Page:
Mixed reactions on Kyoto Protocol anniversary


  • Nation
  • Wednesday, 12 Dec 2007

A GIANT birthday cake and a song commemorated Kyoto Protocol’s 10th anniversary. 

Those attending the United Nations Framework Convention on Climate Change (UNFCCC) meeting here joined in the party yesterday. 

But the reaction was more mixed than one of jubilation. 

With none of the countries obligated under the Kyoto Protocol to reduce carbon emissions having done so – except maybe for the European Union – and with the debate still raging on technology transfer, there was nevertheless a flicker of hope for developing countries. 

Birthday cake: Kamoshita (in white shirt) admiring the cake marking the 10th anniversaryof the Kyoto Protocol at the UNFCCC meeting at Nusa Dua in Bali yesterday. — AFP

An official with the Malaysian delegation said that despite the United States not being a member of Kyoto Protocol and that none of the countries have met their targets, it still remained the most important instrument for mankind to offset the effect on global climate. 

“The Kyoto Protocol has brought us together to talk seriously about climate change and that’s something. Without it, we will still be grappling about in the dark,” he said. 

The Kyoto Protocol to the UN Framework Convention on Climate Change was adopted in Kyoto on Dec 11, 1997.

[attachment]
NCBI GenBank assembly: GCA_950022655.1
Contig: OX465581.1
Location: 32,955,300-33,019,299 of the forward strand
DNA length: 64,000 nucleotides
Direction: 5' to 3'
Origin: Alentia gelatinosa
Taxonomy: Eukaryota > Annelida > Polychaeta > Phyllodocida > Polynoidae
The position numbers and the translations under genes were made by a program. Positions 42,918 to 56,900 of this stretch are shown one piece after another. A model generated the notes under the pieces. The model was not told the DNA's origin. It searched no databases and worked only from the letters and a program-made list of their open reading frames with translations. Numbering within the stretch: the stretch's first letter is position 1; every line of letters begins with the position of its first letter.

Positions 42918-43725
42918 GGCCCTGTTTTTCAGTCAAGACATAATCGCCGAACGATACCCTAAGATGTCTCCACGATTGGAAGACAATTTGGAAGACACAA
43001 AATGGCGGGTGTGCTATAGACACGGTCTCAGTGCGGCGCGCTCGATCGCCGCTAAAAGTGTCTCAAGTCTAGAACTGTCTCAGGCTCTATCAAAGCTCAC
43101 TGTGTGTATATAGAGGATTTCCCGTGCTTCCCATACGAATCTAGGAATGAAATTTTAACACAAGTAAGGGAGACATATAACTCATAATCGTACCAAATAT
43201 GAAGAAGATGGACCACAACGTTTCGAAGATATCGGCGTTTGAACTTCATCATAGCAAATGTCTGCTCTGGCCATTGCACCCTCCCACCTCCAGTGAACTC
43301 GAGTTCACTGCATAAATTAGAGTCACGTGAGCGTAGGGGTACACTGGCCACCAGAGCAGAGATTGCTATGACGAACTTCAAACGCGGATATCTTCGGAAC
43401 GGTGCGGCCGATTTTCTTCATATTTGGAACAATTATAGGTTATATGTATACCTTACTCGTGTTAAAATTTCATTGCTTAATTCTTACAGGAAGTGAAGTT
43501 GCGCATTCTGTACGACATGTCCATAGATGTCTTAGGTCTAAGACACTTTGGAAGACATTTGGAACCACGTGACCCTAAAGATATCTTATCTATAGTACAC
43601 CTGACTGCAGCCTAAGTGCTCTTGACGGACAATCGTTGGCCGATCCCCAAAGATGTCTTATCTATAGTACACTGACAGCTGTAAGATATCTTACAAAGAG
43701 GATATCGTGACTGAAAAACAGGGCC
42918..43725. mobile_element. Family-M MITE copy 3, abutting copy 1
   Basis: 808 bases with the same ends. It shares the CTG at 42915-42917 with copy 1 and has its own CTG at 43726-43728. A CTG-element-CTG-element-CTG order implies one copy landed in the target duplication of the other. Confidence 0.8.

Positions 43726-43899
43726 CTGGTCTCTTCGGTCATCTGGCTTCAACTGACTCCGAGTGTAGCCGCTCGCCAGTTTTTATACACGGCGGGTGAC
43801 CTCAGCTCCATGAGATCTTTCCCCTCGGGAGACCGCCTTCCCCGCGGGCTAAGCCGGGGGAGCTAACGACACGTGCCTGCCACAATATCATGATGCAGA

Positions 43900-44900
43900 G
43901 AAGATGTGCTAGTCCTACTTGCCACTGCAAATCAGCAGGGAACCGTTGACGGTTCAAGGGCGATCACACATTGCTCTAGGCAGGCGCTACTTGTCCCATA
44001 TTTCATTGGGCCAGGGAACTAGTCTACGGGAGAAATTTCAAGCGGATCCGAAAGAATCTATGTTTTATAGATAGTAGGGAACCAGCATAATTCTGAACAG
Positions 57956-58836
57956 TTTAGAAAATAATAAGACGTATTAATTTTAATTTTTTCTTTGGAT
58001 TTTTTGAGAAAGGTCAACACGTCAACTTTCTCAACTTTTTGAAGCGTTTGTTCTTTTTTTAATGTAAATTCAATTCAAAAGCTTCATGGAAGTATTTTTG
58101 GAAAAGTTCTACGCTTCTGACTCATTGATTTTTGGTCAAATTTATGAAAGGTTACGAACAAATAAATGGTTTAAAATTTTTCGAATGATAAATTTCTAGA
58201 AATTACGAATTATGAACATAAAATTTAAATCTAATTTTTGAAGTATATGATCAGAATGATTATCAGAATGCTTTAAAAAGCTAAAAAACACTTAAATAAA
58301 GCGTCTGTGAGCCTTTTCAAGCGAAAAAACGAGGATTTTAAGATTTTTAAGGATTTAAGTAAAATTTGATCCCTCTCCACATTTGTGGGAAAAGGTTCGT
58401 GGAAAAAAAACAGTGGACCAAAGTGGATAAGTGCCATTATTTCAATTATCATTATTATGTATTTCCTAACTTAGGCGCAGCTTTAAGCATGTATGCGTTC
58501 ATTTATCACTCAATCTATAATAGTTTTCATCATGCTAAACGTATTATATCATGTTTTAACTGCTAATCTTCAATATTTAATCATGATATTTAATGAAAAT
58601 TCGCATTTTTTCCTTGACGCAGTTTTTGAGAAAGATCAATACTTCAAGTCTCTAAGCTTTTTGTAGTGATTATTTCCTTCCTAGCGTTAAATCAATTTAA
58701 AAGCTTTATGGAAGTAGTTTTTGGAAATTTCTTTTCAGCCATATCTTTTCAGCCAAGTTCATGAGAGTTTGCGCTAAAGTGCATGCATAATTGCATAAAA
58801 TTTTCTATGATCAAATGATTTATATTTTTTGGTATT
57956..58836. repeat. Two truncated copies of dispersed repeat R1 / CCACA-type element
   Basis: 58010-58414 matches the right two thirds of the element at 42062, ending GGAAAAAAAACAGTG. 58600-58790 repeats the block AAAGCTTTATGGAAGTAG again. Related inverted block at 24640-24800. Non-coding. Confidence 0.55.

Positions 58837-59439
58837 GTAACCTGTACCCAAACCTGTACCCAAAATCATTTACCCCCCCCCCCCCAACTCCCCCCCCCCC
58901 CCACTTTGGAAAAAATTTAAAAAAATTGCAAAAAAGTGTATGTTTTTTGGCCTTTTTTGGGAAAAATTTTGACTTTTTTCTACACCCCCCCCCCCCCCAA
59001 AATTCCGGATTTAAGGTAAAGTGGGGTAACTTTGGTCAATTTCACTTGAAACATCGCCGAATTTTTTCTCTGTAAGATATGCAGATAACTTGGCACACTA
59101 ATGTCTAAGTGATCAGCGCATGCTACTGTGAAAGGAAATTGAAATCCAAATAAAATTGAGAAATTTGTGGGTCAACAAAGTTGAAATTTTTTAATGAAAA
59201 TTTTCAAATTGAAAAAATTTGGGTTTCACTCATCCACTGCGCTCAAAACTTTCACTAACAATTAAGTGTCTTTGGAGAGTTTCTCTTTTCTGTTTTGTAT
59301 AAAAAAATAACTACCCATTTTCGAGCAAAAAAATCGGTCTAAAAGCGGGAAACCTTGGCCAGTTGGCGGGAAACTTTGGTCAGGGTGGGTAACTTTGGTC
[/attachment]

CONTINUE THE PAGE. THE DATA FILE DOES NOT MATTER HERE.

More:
It contains quantified greenhouse gas emission limitation and reduction commitments for signatory countries. 

Under the protocol, 36 industrialised countries and the EU had committed to reduce their emissions by 5% below 1990 levels. The world’s biggest emissions contributor, the United States, is not party to it. 

For Sahabat Alam Malaysia secretary Meenakshi Raman, the meeting this past week had “not been very optimistic.”  

“The developed countries have not delivered any of the promises they are obligated to do so under the Kyoto Protocol,” she said. 

Kiko Network’s Kimiko Harata said she was there when the Kyoto Protocol was adopted. 

“But now I see the protocol in danger because many developed countries are trying to undermine it,” she said. 

But it was not all gloom and doom. 

UNFCCC executive secretary Yvo de Boer said countries finally decided to make the adaptation fund – which could be used by developing countries to finance projects to adapt to the effects of climate change – operational by the beginning of next year. 

Japan’s Environment Minister Ichiro Kamoshita said the Kyoto Protocol was only a “10-year-old child.”  

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